Tighten the organisation – The first point in Vrielink’s five-point plan is tightening of the organisation of the IT environment and structures to ensure secure operations. ‘There are still many hospital IT departments that operate on an ad hoc basis without clearly defined responsibilities. Tightening organisation here means spreading the IT tasks across the team in such a way that each team member is assigned tasks that fit their qualifications and competencies,’ he explains, adding that he is increasingly seeing facilities where the IT team leaders and their deputies carry 90 percent of the operational responsibilities with the entire rest of the team carrying only 10 percent of the weight. This, he claims, is not only a waste of security resources; it wastes of economic resources.
Needs to focus on own role
Vrielink suggests creating different IT sub-teams based on department size, which are in charge of defined applications (HIS, RIS, PACS, etc.) or network in respect of infrastructure. Additionally, he underlines, ‘responsibilities of department or division heads must be adjusted: management has to manage more and leave operations to their staff’.
Documentation is another important issue. All activities should be documented following unambiguous standards so as to trace and manage changes. Vrielink favours role-specific task definitions with clearly defined qualifications because, ‘This ensures each team member has or acquires appropriate qualifications and that new staff can be recruited according to actual need’. Investments in competent staff with a proper professional background are crucial. ‘Learning by doing or learning by reading is insufficient to keep you abreast of the developments and to become really familiar with the applications being used,’ he says, contradicting the proponents of Blended Learning, who consider this method to be the future of knowledge acquisition. ‘When day-to-day business makes concentrating on other issues difficult and when interruptions are part of the work day, a focused seminar away from the office hustle and bustle is clearly the better choice.’
To be able to operate the IT infrastructure safely hospitals have to know how many members of staff are needed for the task. Therefore quantifying the resource requirements is unavoidable, says Vrielink. Does that mean hospitals, many of which are already operating on a tight budget, have to hire more staff? ‘There is no clear-cut answer to that question,’ Vrielink says, ‘but indeed some of them will have to do that. If, as mentioned above, the costs are correctly calculated these human resource investments will be worthwhile. That is a management task, not a consequence of the IT security act. Additional costs should be within reasonable limits.’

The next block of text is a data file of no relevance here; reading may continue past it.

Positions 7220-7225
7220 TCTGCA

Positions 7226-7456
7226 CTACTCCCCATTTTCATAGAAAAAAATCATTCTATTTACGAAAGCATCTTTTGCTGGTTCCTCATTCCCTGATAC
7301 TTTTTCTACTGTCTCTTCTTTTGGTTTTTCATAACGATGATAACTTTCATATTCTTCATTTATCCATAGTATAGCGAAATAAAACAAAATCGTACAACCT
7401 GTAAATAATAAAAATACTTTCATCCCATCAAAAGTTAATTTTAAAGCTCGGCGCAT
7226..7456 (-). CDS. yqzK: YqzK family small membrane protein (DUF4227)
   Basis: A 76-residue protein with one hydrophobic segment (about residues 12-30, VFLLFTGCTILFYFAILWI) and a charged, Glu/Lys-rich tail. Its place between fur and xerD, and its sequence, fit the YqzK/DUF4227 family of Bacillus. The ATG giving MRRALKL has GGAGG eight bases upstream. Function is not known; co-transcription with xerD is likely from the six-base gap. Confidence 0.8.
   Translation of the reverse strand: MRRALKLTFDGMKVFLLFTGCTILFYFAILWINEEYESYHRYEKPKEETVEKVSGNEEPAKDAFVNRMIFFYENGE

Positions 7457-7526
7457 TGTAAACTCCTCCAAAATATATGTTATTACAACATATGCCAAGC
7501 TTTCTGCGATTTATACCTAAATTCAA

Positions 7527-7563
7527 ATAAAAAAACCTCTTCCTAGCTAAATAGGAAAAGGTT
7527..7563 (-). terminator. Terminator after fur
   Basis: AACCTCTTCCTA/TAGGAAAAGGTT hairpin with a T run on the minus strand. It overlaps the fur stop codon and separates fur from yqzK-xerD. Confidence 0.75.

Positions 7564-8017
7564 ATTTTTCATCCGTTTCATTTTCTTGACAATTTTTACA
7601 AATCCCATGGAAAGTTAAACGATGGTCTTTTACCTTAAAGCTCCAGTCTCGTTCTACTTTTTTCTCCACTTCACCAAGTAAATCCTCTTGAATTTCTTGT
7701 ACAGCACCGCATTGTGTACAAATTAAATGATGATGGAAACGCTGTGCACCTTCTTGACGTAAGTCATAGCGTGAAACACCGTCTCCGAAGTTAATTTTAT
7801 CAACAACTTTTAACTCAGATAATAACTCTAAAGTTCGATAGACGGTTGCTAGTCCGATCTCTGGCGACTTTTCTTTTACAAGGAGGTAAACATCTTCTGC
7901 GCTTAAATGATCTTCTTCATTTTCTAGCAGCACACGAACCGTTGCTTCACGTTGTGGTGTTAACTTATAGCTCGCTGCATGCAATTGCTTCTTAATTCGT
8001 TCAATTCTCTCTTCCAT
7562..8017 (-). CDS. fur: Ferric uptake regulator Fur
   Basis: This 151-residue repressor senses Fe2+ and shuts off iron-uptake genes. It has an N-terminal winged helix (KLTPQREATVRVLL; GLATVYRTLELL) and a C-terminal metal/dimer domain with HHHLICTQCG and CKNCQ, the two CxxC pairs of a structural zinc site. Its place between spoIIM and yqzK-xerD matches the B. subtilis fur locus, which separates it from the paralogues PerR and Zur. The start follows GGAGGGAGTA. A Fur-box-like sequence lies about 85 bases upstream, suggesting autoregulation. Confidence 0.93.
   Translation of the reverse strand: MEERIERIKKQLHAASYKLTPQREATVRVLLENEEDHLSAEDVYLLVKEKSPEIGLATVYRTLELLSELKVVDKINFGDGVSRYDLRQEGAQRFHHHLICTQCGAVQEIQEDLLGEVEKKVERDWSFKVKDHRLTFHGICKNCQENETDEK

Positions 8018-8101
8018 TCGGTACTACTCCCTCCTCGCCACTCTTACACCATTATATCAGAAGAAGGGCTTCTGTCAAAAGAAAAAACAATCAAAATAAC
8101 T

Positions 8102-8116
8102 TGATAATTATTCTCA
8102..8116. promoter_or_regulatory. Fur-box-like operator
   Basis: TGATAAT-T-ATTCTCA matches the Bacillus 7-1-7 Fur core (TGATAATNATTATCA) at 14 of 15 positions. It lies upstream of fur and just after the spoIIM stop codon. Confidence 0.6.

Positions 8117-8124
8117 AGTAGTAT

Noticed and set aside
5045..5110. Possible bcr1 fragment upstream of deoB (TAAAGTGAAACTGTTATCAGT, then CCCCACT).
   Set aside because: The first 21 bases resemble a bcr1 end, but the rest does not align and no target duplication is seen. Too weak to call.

Fill future security needs now
In the course of the next few years, building and medical technology must be reviewed from the IT perspective, since both areas will continue to increase the network density; but what to do with the data flood – where to store all the data? ‘This question, no doubt, will keep us busy in the next few years,’ Vrielink concedes. ‘There will be efforts to make the data collected in the hospital available for research purposes, or to turn dead data into revenue-generating data by making them available for analysis. This will create new security issues. Well-known problems such as interfaces to open networks, or the security of remote maintenance access for building and medical technology, will intensify.’
Management has to re-assess the IT strategy
Does that mean hospital management has to rethink its strategy and re-assess IT? The answer is ‘Yes, but’… ‘The re-assessment provides the opportunity to examine the entire facility and to identify black holes that gobble up money. Purchasing, redundancies, hidden double work, inefficiencies – these are but a few areas where targeted process optimation based on secure and confidential IT will reduce costs.
Implementing a security management system always involves close scrutiny of all business processes. For hospital managers who moan about the financial burden, Vrielink offers a recommendation: ‘Facilities that face insolvency should ask themselves whether their current situation is not the result of the ‘Ghost of Christmas Past’ – of misguided decisions. No hospital will have to shut down because of sensible investments in IT and IT security. It is wrong investments and omitted process and IT optimation that exacerbate financial pressure.’
The five-point plan:
1. Increase the degree of organisation in the IT department and create structures that allow safe and secure operations
2. Define responsibilities for documentation, operations and applications
3. Invest in competent staff with an adequate professional background
4. Quantify the resources required for secure IT operations
5. Re-assess building and medical technology to identify new security risks
Frederik Humpert-Vrielink, Managing Director of CETUS Consulting and specialist in data security and risk management, has comprehensive experience in the implementation of DIN 80001 – Risk Management for healthcare IT networks. He has been advising hospital groups on the development and successful implementation of IT security management systems for over a decade.